The coffee house in America grew out of the demand for “exotic” beverages which included coffee, tea and chocolate.
Coffee, tea, and chocolate were imported to Europe in 1610, and as a result, 17th and 18th century London became home to a thriving tea and coffee drinking scene. This importation of what were considered “exotic” beverages, created a dramatic revolution in drinking habits among Westerners, who had routinely began their day with a mug of beer or ale. Celebrated by some, deplored by others, these stimulating brews gave rise to a number of important social institutions, such as the coffeehouse, the tea garden, and the ritual of afternoon tea. At first valued for their curative powers, they were soon counted among the necessities of daily life.
Coffee, tea, and chocolate were introduced into North America almost simultaneously in the later part of the 1600s. By the mid-1700s, coffee and tea were becoming staple drinks for early Americans. Colonial Americans quickly adopted the taste for these imported beverages and their fashionable tableware. Colonial coffeehouses, following the London model, became powerful social catalysts; centers for trade and politics.
The most expedient way to get a cup of coffee in Colonial America was the coffee-house, which usually was a mixture of café, tavern, and inn. Colonial coffee houses usually offered meals, alcoholic beverages, chocolate and lodging. A French term for such an inn was cafe, derived from the word coffee.
Even Fredericksburg, Virginia, had its own coffeehouse. As historian Paula Felder notes, “In 1751, Charles Julian of Norfolk, a baker, opened a coffee house and was granted an ordinary license. When he joined the new Masonic lodge in 1756, the meetings were held ‘at brother Julian’s’ until the lodge meetings were moved to the new Town House in 1763. The coffee house remained a prominent gathering place for many years. A ceremonial luncheon was given here in honor of George Washington in February 1784 on his first visit after the Revolutionary War.”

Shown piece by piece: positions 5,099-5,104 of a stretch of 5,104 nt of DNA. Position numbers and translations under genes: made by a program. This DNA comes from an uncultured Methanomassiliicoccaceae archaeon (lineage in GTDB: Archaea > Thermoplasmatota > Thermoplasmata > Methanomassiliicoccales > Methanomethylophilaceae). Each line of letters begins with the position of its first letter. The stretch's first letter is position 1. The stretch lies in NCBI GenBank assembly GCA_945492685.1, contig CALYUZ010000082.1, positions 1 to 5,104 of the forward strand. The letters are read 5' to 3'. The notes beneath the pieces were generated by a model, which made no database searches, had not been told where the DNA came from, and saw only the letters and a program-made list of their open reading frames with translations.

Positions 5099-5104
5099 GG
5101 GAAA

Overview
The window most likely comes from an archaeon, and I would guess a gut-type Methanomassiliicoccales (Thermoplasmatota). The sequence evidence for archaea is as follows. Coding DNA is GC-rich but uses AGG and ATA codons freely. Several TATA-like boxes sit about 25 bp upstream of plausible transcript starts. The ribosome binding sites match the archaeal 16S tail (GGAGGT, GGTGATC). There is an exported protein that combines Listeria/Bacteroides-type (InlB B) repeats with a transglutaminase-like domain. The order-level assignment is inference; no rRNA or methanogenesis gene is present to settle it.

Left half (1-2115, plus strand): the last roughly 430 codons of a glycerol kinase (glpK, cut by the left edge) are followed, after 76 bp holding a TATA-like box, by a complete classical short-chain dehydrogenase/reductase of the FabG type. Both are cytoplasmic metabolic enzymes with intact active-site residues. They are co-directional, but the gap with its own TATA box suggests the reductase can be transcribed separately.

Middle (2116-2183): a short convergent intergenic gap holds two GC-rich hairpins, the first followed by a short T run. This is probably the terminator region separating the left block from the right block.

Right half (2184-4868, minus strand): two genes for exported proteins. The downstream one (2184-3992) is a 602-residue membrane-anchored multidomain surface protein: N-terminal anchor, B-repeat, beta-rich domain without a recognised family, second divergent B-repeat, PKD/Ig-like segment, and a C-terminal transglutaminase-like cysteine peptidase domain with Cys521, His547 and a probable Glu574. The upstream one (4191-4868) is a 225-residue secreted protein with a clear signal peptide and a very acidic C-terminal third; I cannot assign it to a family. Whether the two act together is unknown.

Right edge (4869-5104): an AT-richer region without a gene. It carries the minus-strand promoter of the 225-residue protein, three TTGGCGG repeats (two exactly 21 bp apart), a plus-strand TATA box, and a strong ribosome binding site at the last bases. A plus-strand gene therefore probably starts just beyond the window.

However, coffee-houses were not always a socially acceptable place for everyone. Nor were they always the most convenient way to get that much sought after cup of java. As the desire for coffee heightened, it made its way into the homes showing up on the breakfast table, in-between meals, and after dinners.
In the 1700s, coffee was generally purchased in the form of bags of green beans from a local merchant. The first step was to roast the beans to a dark brown color. Next, and before grinders were popular, most colonial Americans used a mortar and pestle to pound the beans into a coarse powder. The last step was to brew the beans, whether by boiling or infusion.
To learn more about the history of this particular sign, please see the “Trade and Tavern Signs” link at the top of the web page.
Lives & Legacies: Stories from George Washington’s Ferry Farm and Historic Kenmore
The Met: Heilbrunn timeline of history
Tavern Signs of America by Helene Smith